HSE spot check inspections and COVID-19: what to look out for

To ensure safe working in relation to COVID-19, the Health and Safety Executive (HSE) has undertaken a number of spot checks on hospitals. Here, we provide an overview for healthcare providers on the process and focus of such inspections, findings on past inspections and the consequences of any deemed failings.

With the UK Government publishing it’s ‘Living with COVID’ strategy on 21 February 2022, “removing domestic restrictions while encouraging safer behaviours through public health advice”, we anticipate that the HSE will be focusing more on mainstream occupational safety investigations, as opposed to COVID-19 inspections. However, with the government’s plan also observing that “emergence of new variants will be a significant factor in determining the future path of the virus”, hospitals will inevitably still want to ensure that they are continuing to take appropriate steps to protect patients and staff.

When will HSE visit for a spot check COVID-19 inspection?

The HSE can make unannounced visits. They undertook a number of inspections in the winter of 2021 when the risks were greater, as this was pre-vaccination programme taking effect. Much can be gleaned from the outcome of these inspections.

Where do HSE visit and who attends?

Last winter, these inspections took place at a total of 17 acute hospitals, in 13 NHS Trusts in England and two NHS Healthcare Boards in Scotland and Wales.

The note published following these inspections suggests that they were undertaken by a single inspector.

What is the focus of such an inspection?

COVID-19 safety measures primarily. Past inspections have focused on risk assessment, major arrangements specific to COVID, social distancing, cleaning and hygiene measures, ventilation, dealing with specific cases and PPE.

What has been found on past inspections?

  • Risk assessment: Good evidence of training being put in place, with support from the health and safety team and reviews undertaken by relevant senior leaders and frontline staff. However, need for greater consistency across different areas was identified.
  • Major arrangements specific to COVID-19: Impressive high level leadership seen, via Gold (Strategic) and Silver (Tactical) commands, with frequent leadership meetings and briefings provided to staff. Such nationally recognised tiered command and control structures having become commonplace. Engagement with front line staff positively commented on. Although greater need to challenge staff behaviour and need for improved monitoring was isolated.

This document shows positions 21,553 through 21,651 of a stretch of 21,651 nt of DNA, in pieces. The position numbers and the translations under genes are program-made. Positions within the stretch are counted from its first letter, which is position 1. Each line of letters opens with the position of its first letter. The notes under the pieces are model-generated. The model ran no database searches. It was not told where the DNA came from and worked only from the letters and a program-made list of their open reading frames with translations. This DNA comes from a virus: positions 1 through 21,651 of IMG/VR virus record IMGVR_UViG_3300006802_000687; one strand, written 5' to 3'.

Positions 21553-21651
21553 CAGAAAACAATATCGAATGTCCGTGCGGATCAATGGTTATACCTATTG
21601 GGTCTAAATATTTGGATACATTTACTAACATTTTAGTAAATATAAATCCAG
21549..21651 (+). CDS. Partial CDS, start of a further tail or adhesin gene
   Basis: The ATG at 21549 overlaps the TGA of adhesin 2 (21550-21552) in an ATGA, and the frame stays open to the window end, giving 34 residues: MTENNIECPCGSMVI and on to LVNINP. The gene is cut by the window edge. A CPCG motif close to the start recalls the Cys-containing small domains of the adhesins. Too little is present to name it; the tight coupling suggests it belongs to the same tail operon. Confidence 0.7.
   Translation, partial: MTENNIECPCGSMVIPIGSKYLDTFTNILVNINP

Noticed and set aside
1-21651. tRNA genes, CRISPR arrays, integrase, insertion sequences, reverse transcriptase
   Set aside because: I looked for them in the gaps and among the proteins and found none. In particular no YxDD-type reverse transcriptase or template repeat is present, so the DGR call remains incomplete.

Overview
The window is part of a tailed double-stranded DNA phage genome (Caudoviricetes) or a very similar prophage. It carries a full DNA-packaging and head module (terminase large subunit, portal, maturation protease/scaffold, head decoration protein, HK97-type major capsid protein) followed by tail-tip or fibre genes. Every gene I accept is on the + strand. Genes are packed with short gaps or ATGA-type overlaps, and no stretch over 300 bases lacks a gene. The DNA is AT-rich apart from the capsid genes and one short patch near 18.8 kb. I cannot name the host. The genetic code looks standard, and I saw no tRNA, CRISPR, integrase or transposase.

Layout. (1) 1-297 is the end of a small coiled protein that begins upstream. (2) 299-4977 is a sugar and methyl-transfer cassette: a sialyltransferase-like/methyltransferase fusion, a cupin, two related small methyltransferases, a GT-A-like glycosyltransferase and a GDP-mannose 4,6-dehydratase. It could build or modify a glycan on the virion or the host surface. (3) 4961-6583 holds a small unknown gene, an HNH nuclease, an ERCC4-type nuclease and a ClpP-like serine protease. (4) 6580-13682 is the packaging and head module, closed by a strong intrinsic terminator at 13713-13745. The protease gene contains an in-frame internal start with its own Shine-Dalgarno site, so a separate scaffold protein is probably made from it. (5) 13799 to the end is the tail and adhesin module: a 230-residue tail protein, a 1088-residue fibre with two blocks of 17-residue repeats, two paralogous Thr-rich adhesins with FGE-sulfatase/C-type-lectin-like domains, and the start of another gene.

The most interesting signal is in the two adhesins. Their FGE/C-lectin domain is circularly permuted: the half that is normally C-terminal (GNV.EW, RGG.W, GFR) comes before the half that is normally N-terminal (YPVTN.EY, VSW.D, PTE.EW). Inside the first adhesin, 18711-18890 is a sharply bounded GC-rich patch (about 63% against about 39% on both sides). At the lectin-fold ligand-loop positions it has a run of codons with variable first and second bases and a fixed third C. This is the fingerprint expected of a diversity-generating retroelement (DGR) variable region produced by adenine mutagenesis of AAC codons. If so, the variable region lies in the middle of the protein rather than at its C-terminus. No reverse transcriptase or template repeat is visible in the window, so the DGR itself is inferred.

• Social distancing: Secure one-way systems, separate entrances and exits and hand sanitiser found. However, difficulties with occupancy numbers and limited changing facilities were encountered. 
  • Cleaning and hygiene measures: Additional cleaning machines had assisted, with dedicated cleaning teams and auditing being reported. Although scope for more comprehensive cleaning schedules so as to limit risk of missing areas identified.    
  • Ventilation: Checking of ventilation, including velocity, dilution and dwell times found to be good. Although better integration with risk assessment required and not all opportunities for open doors and windows were being taken. 
  • Dealing with specific cases: Well established systems for attending to staff was encountered. 
  • PPE: Testing of close fitting FFP3 respirators was being performed by those trained to do so and PPE stocks were in good supply with separate donning and doffing areas having been created. It was observed however that records were not always readily available and a buddy/mirror not always in place for purposes of fit check. 

What are the consequences of falling foul of the inspector?

Notification of Contravention letters were sent following the winter visits. This was a stronger measure than offering verbal or written advice. However, such letters do fall below the issuing of an Improvement Notice or Prohibition Notice. 

At its most severe, HSE could prosecute for breach of health and safety laws.

A Notice of Contravention informs the organisation about health and safety laws that have been broken and explains how they have been broken and what needs to be done to rectify. Having issued such a Notice, HSE are then entitled to their costs of the visit. An Improvement Notice allows for 21 days to make specific changes. Failing which a criminal offence is committed.

A Prohibition Notice would mean there is an immediate risk of serious personal injury and orders activities to cease pending elements being made safe. Prosecution for breaking health and safety laws or for failing to comply with an Improvement Notice or Prohibition Notice would result in a fine or, in some cases, custodial sentence. 

What about other transgressions? 

Reassuringly, HSE have confirmed that they are not looking for any other workplace transgressions whilst they are undertaking COVID-19 spot checks. However, in the event there is significant transgression, then the inspector has a duty to act. We would expect a verbal warning or Improvement Notice in such circumstances, allowing time for the transgression to be rectified.

Is there an appeal process?

It is possible to challenge an HSE decision. In the first instance, we would recommend making formal representations to the inspector, or their manager or, failing that, the HSE Chief Executive. HSE support such an approach being taken. HSE may then reconsider its decision.

If above fails, contact should be with either the Independent Regulatory Challenge Panel or the Parliamentary and Health Service Ombudsman.  

Read other items in Healthcare Brief - May 2022

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